“You probably want to ask the question, ‘What did you do for recreation?'” remarked Edelbert Rodgers during an oral history given some 50 years after he attended IWU back in the 1930s. “Well, Illinois Normal did a little bit better. They had a spring dance every year for the colored. They talk about Lillian Barton — she was the dean of women. A very delightful lady, but they say that what she used to do when they (African-American female students) would bring their dates in there, she’d get right close to them to find out who had been drinking.”
The black prom continued through World War II, with invitations going out to African-American servicemen stationed at Chanute Field in Rantoul. Providing the music for the April 28, 1945, dance was Howard “Toby” Davidson and his orchestra. Although bands at previous spring black proms were African American, Davidson, a local saxophonist and bandleader, was white. “The theme of the dance is ‘heavenly paradise,’” noted The Pantagraph. “Dry ice smoke will add the finishing touch to a ‘heavenly’ atmosphere. A false ceiling will be made of blue and white streamers.”
At the end of World War II, John Kinneman, the ISNU sociology professor, served as faculty sponsor for the racially mixed Inter-Cultural Club. Organized in 1945, members sought to promote diversity through education and equality through action. With regards to the latter, the club “attempted to secure equal services, especially in restaurants, for all students on the campus,” while also “developing a favorable climate for integrating housing facilities, both off and on campus.”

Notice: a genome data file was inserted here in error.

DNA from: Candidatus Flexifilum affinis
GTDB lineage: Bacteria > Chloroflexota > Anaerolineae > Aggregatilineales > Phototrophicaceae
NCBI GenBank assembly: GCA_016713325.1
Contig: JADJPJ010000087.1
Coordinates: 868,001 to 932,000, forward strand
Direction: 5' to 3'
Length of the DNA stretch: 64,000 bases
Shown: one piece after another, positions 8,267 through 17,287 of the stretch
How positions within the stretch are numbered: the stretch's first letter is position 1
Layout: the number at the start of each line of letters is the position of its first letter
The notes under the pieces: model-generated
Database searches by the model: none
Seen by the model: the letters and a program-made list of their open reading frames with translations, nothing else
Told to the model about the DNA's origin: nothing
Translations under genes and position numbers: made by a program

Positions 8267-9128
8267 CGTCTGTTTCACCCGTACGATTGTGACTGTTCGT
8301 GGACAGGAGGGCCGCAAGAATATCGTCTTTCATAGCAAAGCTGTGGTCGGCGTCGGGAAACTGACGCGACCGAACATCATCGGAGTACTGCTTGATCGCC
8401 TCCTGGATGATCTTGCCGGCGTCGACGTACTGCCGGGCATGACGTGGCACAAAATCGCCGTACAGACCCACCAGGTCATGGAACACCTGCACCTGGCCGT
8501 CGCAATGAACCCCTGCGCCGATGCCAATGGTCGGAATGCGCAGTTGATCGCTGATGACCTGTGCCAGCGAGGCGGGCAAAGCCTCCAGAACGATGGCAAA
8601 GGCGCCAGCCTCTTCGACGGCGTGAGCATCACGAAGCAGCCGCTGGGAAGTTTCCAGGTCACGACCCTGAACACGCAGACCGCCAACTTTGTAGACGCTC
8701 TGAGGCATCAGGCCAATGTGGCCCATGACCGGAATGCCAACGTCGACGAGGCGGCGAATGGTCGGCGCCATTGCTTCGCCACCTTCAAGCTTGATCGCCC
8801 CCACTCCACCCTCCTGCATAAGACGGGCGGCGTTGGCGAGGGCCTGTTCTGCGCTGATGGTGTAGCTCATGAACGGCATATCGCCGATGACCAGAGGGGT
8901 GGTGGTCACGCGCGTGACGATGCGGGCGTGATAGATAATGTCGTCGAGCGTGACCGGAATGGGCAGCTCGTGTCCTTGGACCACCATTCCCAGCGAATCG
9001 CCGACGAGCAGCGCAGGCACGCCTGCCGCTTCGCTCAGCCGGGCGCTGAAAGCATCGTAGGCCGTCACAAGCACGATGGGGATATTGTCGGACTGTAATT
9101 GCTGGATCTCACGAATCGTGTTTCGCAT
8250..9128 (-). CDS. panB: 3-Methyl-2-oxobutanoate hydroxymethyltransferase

Black veterans returning stateside in 1945-46 struggled to accept life as second second-class citizens after fighting overseas for the all-American, flag-waving principles of liberty and justice for all. “This was in the period immediately following the second world war, after mature and thoughtful veterans had witnessed the behavior of Negroes under arms,” noted Kinneman in his memoir.
It is at this time that the black prom was discontinued, as the very idea of a racially segregated dance became untenable to many students, faculty and area residents coming to recognize the enormous gulf between the nation’s cherished ideals and its real-world racism.
In the fall of 1947, a group of black and white students began picketing the Pilgrim restaurant, which refused to serve black students (the building is still standing, occupied today by Alamo II). Kinneman credited Raymond Fairchild, who served as ISNU president from 1933 to 1955, for helping to ensure that the Pilgrim integrated without further incident in December 1947.
Kinneman, though, does fault Fairchild for not breaking the faculty color line, as the university president had the chance to hire an African-American ISNU graduate who went on to earn a Ph.D. in elementary education from the University of Chicago.
According to Kinneman, the university would’ve employed this eminently qualified individual had he come from a male-dominated academic field such as industrial arts. But the predominance of women as education majors and the idea of a black male professor were evidently too much to overcome.
Regardless, it was a sorely missed opportunity for the university. Not until 1966 — that’s 101 years after the end of the Civil War — did ISU hire its first tenure-track African-American faculty members.
Bill Kemp is the librarian at the McLean County Museum of History in Bloomington. He can be reached at BKemp@mchistory.org.